Čanačʿel zimastutʿiwn ew zxrat, imanal zbans hančaroy.
To know wisdom and instruction; to perceive the words of understanding.

Book of Proverbs, 1:2.

Various scripts have been credited with being the prototype for the Armenian alphabet. Pahlavi was the priestly script in Armenia before the introduction of Christianity, and Syriac, along with Greek, was one of the alphabets of Christian scripture. It has also been suggested that Ge'ez script had an influence on certain letters of the alphabet.[4] Armenian shows some similarities to all of these. However, the general consensus is that Armenian is modeled after the Greek alphabet, supplemented with letters from a different source or sources for Armenian sounds not found in Greek. The evidence for this is the Greek order of the Armenian alphabet; the ow ligature for the vowel /u/, as in Greek; and the shapes of some letters which "seem derived from a variety of cursive Greek."[5]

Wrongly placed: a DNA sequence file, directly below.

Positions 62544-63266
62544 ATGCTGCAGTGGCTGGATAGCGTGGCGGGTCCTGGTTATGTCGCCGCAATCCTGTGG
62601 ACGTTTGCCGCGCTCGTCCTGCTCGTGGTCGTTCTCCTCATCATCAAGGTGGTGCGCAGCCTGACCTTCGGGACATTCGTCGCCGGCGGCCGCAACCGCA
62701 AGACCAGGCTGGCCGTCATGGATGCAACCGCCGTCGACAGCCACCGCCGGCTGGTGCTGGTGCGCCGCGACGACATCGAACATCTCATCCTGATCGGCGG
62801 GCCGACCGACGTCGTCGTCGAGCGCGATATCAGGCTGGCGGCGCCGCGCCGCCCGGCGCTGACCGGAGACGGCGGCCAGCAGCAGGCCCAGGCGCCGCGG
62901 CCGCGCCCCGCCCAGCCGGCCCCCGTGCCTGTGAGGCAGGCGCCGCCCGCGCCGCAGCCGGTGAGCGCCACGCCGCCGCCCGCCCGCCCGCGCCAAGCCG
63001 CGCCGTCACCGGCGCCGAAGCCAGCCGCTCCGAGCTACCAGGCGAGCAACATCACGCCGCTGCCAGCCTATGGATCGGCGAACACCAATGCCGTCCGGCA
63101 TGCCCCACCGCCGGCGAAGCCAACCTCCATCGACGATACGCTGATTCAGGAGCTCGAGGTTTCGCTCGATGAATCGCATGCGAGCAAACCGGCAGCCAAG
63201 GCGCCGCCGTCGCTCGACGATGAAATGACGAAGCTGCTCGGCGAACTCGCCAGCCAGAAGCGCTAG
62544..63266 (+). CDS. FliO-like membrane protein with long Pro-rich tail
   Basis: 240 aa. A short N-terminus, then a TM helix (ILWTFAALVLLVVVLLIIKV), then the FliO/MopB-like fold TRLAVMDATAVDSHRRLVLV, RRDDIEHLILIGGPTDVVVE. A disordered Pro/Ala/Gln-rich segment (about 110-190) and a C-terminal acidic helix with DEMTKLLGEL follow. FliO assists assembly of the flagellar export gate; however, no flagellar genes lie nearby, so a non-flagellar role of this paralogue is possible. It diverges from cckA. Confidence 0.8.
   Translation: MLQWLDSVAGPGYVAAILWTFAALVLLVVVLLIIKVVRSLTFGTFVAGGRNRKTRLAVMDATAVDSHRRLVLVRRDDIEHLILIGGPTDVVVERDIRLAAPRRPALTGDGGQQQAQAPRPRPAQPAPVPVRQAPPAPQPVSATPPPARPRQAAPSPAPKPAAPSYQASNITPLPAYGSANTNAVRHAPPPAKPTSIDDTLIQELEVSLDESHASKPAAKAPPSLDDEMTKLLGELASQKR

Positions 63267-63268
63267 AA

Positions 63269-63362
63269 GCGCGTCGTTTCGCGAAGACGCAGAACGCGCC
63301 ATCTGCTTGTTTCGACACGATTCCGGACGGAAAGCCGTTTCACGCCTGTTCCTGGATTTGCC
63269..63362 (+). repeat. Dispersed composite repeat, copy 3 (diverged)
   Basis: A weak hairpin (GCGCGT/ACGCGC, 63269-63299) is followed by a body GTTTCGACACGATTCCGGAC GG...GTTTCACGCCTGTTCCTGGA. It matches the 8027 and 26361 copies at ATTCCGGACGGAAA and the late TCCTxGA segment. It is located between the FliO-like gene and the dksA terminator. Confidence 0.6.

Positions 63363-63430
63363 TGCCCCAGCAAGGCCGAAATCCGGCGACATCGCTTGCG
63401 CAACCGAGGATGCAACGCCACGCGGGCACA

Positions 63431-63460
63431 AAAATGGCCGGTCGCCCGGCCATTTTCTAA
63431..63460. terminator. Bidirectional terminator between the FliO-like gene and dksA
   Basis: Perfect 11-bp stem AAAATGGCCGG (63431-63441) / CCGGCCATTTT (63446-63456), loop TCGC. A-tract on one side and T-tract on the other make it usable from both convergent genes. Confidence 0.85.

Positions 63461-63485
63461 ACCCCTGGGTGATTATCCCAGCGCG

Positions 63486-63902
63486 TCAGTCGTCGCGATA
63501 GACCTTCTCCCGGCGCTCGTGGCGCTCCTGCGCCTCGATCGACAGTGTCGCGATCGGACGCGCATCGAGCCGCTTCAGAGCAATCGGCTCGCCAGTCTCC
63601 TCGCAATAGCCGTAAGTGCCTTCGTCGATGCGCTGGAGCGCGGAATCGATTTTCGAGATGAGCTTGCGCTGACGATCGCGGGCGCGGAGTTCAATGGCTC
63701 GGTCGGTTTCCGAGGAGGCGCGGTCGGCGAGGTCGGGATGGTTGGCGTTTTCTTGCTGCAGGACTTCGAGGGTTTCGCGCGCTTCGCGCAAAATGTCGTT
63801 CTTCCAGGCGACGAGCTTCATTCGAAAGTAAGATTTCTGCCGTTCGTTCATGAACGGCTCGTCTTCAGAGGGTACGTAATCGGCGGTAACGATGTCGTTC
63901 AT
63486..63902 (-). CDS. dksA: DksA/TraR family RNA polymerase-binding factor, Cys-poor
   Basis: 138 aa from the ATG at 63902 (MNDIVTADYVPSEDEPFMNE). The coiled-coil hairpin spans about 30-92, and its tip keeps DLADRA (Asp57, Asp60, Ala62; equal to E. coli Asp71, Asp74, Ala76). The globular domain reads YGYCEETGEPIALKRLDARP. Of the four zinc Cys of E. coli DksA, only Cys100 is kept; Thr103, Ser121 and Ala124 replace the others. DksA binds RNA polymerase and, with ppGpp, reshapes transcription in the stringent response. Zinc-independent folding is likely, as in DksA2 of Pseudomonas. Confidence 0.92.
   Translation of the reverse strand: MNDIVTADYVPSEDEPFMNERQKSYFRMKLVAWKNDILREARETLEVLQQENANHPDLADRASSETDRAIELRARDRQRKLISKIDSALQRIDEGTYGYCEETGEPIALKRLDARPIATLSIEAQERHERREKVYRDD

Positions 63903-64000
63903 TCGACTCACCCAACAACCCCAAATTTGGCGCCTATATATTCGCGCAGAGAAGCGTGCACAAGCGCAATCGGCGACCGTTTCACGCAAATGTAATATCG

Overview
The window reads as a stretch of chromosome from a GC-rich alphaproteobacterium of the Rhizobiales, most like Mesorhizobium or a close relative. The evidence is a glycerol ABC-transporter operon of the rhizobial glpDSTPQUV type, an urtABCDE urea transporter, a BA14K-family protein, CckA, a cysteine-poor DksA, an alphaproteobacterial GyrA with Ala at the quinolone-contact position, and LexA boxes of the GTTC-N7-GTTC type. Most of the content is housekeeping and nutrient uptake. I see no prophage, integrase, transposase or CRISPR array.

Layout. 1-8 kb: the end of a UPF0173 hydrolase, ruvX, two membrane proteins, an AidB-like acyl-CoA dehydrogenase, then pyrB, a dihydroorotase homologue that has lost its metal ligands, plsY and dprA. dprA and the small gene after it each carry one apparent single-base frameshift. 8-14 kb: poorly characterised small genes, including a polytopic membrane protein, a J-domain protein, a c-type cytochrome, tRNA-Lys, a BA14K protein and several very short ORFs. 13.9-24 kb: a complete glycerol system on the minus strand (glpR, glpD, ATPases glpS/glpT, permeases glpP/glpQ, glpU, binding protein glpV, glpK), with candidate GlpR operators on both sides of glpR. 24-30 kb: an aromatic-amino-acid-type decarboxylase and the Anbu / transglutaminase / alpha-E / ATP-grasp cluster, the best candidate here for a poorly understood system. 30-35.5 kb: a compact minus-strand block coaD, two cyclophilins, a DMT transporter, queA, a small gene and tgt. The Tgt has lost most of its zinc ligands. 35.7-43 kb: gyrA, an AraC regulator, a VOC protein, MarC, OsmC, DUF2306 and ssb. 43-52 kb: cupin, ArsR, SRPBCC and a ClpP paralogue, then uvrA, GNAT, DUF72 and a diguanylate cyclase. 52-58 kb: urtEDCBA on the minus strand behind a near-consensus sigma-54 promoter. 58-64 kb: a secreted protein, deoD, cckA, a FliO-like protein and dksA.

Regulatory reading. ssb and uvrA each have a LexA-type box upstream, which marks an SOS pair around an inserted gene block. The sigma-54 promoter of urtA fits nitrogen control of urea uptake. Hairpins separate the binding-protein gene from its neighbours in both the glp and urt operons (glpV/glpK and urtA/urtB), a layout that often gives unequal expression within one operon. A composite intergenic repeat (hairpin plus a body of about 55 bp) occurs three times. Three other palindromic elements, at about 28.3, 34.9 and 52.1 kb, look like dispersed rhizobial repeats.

There are four forms of the script. The erkatagir "ironclad letters", seen as Mesrop's original, were used in manuscripts from the 5th to 13th century and are still preferred for epigraphic inscriptions. Bolorgir "cursive" was invented in the 10th century and became popular in the 13th. It has been the standard printed form since the 16th. Notrgir "minuscule" was invented for speed, was extensively used in the Armenian diaspora in the 16th to 18th centuries, and later became popular in printing. Sheghagir "slanted writing" is now the most common form.

Although the two dialects of modern Armenian—Eastern Armenian and Western Armenian—use the same alphabet, due to the Western Armenian sound shift some letters are pronounced in a different way. This matters for the following letters (further information in the chart below):

  • Stop consonants
    • բ ([b] to [pʰ]) and պ ([p] to [b])
    • դ ([d] to [tʰ]) and տ ([t] to [d])
    • գ ([ɡ] to [kʰ]) and կ ([k] to [ɡ])
  • Affricate consonants
    • ջ ([d͡ʒ] to [t͡ʃʰ]) and ճ ([t͡ʃ] to [d͡ʒ])
    • ձ ([d͡z] to [t͡sʰ]) and ծ ([t͡s] to [d͡z])
Saint Mesrop Mashtots and a scholar, at the stone one can see the original letters (i.e. only uppercase) in their original shapes